Blue light in visible spectrum with exact wavelength of 467 nm kills 100% mosquitoes and fruit flies, while ultraviolet light with wavelength of 378 nm just kills 40% only. In short, right colour and right frequency can be an effective, safe, clean, and may be a cheap way to kill insects.
The usual UV light used to kill insects may be replaced by LED lights. This is because the UV light, though effective enough for your summer BBQ, does not work for farmers trying to protect their grains from insects.
To reduce the possibility of a mosquito biting you, you could consider wearing white, green or blue. Lighter colors are less interesting to mosquitos than darker shades like navy and black, red or orange. However, clothing color alone is unlikely to keep mosquitos away for good.
Short-wavelength visible light (blue light: 400-500 nm) has lethal effects on various insects, such as fruit flies, mosquitoes, and flour beetles. However, the most toxic wavelengths of blue light might differ across developmental stages.
The best colors for repelling mosquitoes, according to researchers at the University of Washington, are white, green, blue and purple. That isn't because mosquitoes don't like these colors, but because they reflect heat and light, which mosquitoes really don't like, which is why they start to emerge at dusk.
Mosquito Prevention & Control
Although mosquitoes are attracted to light, many people find that yellow bulbs are the best choice. Since light at this wavelength is less visible to the pests, they are less successful in using it to locate a meal.
Yellowish, pinkish, or orange (sodium vapor, halogen, dichroic yellow) are the least attractive to most insects. When white incandescent bulbs were all that was available, the advice was to change them to yellow incandescent bug bulbs.
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Field and laboratory investigations into mosquito response to artificial light have shown, that blue and green light is often more attractive than that in the yellow-orange and red regions of the visible spectrum8.
'Mosquitoes aren't any more attracted to LED lights than any other kind of lights,' says Charles van Rees, Ph. D. Conservation Scientist and Naturalist. Though, while mosquitos are drawn to LED lights, Charles explains that mosquitoes aren't as attracted to light as other insects that may be drawn to a LED glow.
So, if you're looking to avoid the itchy bites, researchers at the University of Washington say to avoid colors like cyan, orange, red and black. Instead, you should focus on wearing colors mosquitoes ignore like white, blue, green and purple.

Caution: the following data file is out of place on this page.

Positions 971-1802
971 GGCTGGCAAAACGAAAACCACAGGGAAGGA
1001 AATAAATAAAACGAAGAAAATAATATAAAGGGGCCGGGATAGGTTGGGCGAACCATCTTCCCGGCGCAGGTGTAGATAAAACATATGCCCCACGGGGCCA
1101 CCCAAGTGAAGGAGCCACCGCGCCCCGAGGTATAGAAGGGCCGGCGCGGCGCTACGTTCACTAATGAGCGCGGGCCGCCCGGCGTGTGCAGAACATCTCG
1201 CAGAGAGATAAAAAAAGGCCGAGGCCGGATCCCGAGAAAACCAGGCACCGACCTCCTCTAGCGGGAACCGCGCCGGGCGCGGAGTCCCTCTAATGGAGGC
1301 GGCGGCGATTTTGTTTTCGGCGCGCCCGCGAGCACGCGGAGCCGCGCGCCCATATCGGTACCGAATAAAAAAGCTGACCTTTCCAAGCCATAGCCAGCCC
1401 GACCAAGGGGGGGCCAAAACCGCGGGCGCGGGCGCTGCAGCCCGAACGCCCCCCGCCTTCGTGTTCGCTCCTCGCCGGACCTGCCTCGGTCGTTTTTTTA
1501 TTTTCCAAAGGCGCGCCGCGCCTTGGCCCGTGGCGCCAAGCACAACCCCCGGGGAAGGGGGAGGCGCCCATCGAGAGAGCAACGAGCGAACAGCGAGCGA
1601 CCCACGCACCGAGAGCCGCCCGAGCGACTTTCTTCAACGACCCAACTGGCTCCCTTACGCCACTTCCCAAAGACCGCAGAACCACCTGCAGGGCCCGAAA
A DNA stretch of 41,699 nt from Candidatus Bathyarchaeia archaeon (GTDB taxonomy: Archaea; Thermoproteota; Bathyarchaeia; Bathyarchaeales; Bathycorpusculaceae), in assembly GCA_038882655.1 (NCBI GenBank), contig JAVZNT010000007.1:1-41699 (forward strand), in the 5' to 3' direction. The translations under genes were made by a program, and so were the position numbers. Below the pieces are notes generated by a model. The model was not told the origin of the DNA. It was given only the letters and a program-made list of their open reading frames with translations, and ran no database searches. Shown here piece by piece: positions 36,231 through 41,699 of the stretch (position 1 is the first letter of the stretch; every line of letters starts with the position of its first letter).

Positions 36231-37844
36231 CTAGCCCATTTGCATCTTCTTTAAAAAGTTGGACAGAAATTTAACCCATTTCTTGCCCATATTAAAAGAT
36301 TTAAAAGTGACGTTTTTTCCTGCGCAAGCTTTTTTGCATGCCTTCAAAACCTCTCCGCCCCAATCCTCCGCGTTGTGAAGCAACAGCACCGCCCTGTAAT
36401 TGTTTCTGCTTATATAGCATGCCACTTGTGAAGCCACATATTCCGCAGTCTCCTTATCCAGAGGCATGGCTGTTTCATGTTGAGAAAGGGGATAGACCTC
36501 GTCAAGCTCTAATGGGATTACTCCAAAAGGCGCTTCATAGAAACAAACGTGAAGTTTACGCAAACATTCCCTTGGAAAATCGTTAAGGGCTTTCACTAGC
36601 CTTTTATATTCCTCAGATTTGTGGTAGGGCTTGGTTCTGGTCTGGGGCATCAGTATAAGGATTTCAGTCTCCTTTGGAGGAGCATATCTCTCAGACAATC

LEDs on the other hand—both “cool‐white” and “warm‐white”—were the least attractive to insects. Yellow-hued light bulbs are worth trying, too. “Yellow lights—and red lights—do not attract insects as much as regular white lights,” Russell says.
Red and yellow lights don't actually repel mosquitoes and other bugs. However, they do attract fewer bugs. Yellow lights have a lower color temperature, which makes it harder for bugs to see it. This means yellow light bulbs can make you less visible to mosquitoes.
As the name suggests, mosquito repellent outdoor string lights look like regular hanging lights, with one important difference — they actively fend off mosquitoes. Some infuse select bulbs with a mosquito repelling liquid like citronella, while others repel bugs simply with their yellow hue.
You can also apply insect repellent, use specialty candles, and pretreat the garden with a backyard repellent. If nighttime mosquitoes are bothering you indoors, install fly screens to keep them at bay, and sleep under a mosquito net for extra protection.
Blue light irradiation was lethal to mosquito pupae, although their tolerance was higher than that of D. melanogaster pupae", researchers write. Researchers also suggest that different wavelengths could kill different bugs, and that this technology could actually be used practically in many environments.
We can be short and sweet about it: No mosquitoes are not attracted to light! Mosquitoes are virtually blind and have difficulty orienting themselves in the light. That's why mosquitoes are less active during the day than in the evening. That's why these critters only appear when it starts to get dark.
We find that day-biting mosquitoes are attracted to a wide range of light spectra during the daytime, whereas night-biting mosquitoes are strongly photophobic to short-wavelength light during the daytime," said principal investigator Todd C.
Mosquitoes hate the smell of lavender, citronella, clove, peppermint, basil, cedarwood, eucalyptus, peppermint, lemongrass and rosemary. They also hate smells such as smoke, for further insight, see our exploration on, does smoke keep mosquitoes away?
Are bugs less attracted to yellow light bulbs than blue light bulbs? The simple answer is yes. Insects see a smaller portion of the Visible Light Spectrum than humans.
Amber lights emit light in the 590-nanometer range, which is less attractive to insects, as compared to blue or white lights that emit light in the 450-nanometer range, which does attract insects.
Bugs naturally are attracted to vibrant colors such as orange, yellow, or white. Colours such as blue and green will not register as vividly when viewed in the ultraviolet spectrum, which deters bugs away from those colored items.
The study found that mosquitoes were most attracted to four colors: red, orange, black, and cyan. The presence of these colors caused them to remain in an area longer. These colors have longer wavelengths, and colors with orange and red tones are present in human skin, which may be why mosquitoes are drawn to them.
Lavender – Lavender is not only an effective mosquito repellent, it's also touted as a powerful ointment to relieve itchy mosquito bites. This oil has a pleasant floral scent and is the safest choice for children.